One Man's Terrorist is Another's Man's Freedom Fighter

Kudakwashe Manjonjo
Harare, Zimbabwe
The Al-Shabab attack on the university students in Kenya, killing 150 innocent Christians compounded one growing fact; the ever growing intensity of terrorism in Africa. With the growing desire to blow these terrorists off the face of the planet, I call that we look at the whole situation more holistically, as history teaches us that ironically, the greatest freedom fighters were at one stage the most wanted terrorists in the world.

We firstly must understand that a terrorist is not only a being that uses terror to gain certain publicity and socio-political clout; on the bigger picture, they are individuals who are seen not to conform to the political status quo of what is right or wrong. Case in point, Nelson Mandela, Kwame Nkrumah and Robert Mugabe, great liberation heroes were all at one stage defined by their respective states and internationally as terrorists.

So the question is, what is stopping the passage of time ultimately defining the actions of Boko Haram and Al Shabab as those of freedom fighters? A good friend of mine reminds me how when there is hunt, a lion chasing a deer, you will never hear the story of the deer. And that is true of how history functions that the losing party’s side of events are rarely well documented or put in a glorious perspective. Do you think if Hitler had won World War 2 we would have focused of the anti-Semitic killings? I do not think so.

So the causes, needs and desires of the proliferating terrorists need to be acknowledged and be part of the long term solution to ending terrorism. In summation, Boko Haram and Al Shabab’s desires revolve around the socio-economic neglect, the lack of state presence in their strong holds. For example, poverty in South Nigeria is at 27% but the area North East area where Boko Haram rules, poverty is at 72%. Such disparities are breeding grounds for the so-called ‘terrorists.’ But when you talk to a good number of the people who live in areas were these organizations are strong-they see them as their freedom fighters.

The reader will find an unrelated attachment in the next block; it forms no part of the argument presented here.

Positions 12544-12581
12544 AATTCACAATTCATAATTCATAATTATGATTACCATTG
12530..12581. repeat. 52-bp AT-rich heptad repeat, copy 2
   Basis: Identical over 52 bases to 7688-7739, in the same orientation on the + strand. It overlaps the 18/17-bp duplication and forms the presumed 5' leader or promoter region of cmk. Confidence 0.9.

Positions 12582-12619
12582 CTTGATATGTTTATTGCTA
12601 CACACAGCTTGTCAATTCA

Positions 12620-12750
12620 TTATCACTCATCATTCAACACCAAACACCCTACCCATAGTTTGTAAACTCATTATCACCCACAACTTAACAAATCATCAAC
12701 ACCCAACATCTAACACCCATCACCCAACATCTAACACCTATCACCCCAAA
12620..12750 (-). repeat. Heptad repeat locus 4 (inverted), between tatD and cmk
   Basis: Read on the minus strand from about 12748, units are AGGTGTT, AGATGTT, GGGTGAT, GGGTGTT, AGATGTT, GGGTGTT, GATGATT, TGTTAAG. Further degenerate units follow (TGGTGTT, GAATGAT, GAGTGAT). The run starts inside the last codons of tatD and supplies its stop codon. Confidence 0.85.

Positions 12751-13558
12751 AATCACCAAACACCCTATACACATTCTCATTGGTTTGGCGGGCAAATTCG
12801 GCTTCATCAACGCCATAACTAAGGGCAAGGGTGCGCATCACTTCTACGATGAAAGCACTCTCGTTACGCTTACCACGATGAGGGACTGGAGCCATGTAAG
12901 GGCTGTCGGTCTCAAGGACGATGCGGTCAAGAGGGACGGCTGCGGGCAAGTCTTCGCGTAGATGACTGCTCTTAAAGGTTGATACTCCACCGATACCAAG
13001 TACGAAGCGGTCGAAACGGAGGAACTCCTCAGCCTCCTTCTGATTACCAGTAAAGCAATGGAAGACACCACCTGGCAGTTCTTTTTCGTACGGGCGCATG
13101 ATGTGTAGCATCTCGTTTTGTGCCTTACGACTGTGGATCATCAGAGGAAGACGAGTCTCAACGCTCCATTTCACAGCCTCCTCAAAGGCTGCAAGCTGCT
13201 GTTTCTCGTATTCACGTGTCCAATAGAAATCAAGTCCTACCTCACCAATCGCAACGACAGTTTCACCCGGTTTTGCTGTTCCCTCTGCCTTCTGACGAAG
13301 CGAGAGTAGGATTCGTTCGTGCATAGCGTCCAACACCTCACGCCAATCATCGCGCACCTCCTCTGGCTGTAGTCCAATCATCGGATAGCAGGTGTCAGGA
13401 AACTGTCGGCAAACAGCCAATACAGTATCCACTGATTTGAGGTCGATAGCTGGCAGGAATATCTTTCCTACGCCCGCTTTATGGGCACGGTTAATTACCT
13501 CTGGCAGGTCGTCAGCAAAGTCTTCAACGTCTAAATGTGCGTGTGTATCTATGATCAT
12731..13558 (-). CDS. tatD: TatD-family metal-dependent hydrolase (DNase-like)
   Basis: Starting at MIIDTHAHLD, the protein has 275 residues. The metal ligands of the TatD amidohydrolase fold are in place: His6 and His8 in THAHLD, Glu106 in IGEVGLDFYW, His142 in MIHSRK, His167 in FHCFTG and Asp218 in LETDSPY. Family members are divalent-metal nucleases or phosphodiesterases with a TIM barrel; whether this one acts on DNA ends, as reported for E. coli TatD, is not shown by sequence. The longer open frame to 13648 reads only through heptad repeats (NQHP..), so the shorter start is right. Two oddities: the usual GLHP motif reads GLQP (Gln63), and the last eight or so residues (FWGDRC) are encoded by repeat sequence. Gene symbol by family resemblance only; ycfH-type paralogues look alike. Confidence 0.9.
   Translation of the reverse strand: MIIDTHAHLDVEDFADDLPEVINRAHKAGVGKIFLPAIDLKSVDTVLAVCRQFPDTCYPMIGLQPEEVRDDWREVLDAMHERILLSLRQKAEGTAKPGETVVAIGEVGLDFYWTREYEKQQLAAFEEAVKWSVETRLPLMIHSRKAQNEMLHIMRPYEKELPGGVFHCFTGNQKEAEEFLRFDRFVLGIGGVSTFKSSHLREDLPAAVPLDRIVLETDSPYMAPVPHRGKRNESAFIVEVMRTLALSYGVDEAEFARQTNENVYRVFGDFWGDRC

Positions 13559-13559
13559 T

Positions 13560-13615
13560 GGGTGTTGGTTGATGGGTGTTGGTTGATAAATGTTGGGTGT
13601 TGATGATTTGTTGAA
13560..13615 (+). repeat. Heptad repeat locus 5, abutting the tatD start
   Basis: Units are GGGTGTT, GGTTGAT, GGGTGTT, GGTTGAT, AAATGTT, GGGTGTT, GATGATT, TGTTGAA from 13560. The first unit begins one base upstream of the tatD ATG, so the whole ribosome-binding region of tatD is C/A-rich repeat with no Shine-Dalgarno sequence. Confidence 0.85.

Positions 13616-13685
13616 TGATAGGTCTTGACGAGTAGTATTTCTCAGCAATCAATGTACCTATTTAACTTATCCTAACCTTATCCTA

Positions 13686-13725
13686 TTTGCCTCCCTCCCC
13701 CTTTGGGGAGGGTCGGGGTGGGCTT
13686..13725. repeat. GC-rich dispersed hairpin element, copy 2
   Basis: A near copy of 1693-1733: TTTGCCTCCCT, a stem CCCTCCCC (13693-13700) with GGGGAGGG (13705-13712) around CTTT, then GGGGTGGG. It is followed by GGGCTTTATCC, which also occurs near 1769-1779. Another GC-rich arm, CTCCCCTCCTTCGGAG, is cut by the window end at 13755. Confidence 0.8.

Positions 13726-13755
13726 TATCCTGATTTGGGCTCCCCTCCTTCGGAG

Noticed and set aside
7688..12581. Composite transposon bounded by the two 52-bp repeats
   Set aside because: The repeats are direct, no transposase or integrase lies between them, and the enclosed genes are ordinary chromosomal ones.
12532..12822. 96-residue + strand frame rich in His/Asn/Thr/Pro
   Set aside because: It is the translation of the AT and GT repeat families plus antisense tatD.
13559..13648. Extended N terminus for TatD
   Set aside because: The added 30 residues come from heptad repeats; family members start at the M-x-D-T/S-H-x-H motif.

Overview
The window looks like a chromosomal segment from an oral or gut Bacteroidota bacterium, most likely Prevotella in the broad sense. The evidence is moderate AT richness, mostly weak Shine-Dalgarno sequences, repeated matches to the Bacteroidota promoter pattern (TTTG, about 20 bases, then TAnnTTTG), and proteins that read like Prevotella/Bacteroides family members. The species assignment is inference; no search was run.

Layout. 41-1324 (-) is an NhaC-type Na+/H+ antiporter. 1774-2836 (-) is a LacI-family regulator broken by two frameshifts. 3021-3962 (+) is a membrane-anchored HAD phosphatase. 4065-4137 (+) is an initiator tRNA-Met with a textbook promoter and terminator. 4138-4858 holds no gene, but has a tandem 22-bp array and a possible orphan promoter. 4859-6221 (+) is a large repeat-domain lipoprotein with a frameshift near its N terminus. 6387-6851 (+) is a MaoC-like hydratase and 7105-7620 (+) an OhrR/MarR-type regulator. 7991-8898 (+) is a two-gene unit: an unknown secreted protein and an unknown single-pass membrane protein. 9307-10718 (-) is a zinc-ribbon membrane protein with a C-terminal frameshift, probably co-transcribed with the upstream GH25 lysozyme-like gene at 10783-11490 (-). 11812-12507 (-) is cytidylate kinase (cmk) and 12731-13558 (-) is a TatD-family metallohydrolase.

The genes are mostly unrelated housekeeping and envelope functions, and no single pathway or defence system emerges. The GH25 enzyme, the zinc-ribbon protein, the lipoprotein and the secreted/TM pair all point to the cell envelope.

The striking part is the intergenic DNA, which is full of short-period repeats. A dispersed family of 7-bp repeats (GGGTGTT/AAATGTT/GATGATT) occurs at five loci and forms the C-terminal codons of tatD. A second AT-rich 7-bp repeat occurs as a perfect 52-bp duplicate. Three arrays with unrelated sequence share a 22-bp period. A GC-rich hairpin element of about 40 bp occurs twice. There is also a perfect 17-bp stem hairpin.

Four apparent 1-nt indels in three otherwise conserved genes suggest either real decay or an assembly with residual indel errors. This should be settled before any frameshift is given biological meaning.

Freedom fighters fighting for what exactly? A future that promises more socio-economic benefits. Just like the way millions of South Africans supported Mandela when he was fighting for their political rights, that is their situation and belief. The task at hand for Africa in combating those we define as terrorists is solving the socio-economic problems that precipitated on the surface and exploded onto the global light as terrorism.

Essentially, over the long term I believe that such a focus on dealing with the core problems will result in the limitations, fall of a fundamentalist attitude, reason being it is a political fact that extremism is the result of abuse, ignoring of the rights and desires of minorities and the arrogance of those in power. If more development had been done in the north of Nigeria since independence, such a situation we face today would not have existed.

Political history has always fought in the corner of the revolutionaries, those who believed in the beauty of their dreams to a better future, those who stubbornly fought for their God-given rights. Essentially, that is what these terrorist groups are doing right now. No matter how we may have reservations in terms of means to their ends, like the fight for democracy, the fight to end colonialism, history if we don’t deal with their basic problems will charge them as we judge those who fought for us; we might even give a Boko Haram or Al-Shabab leader the Nobel peace prize in 75 years.     

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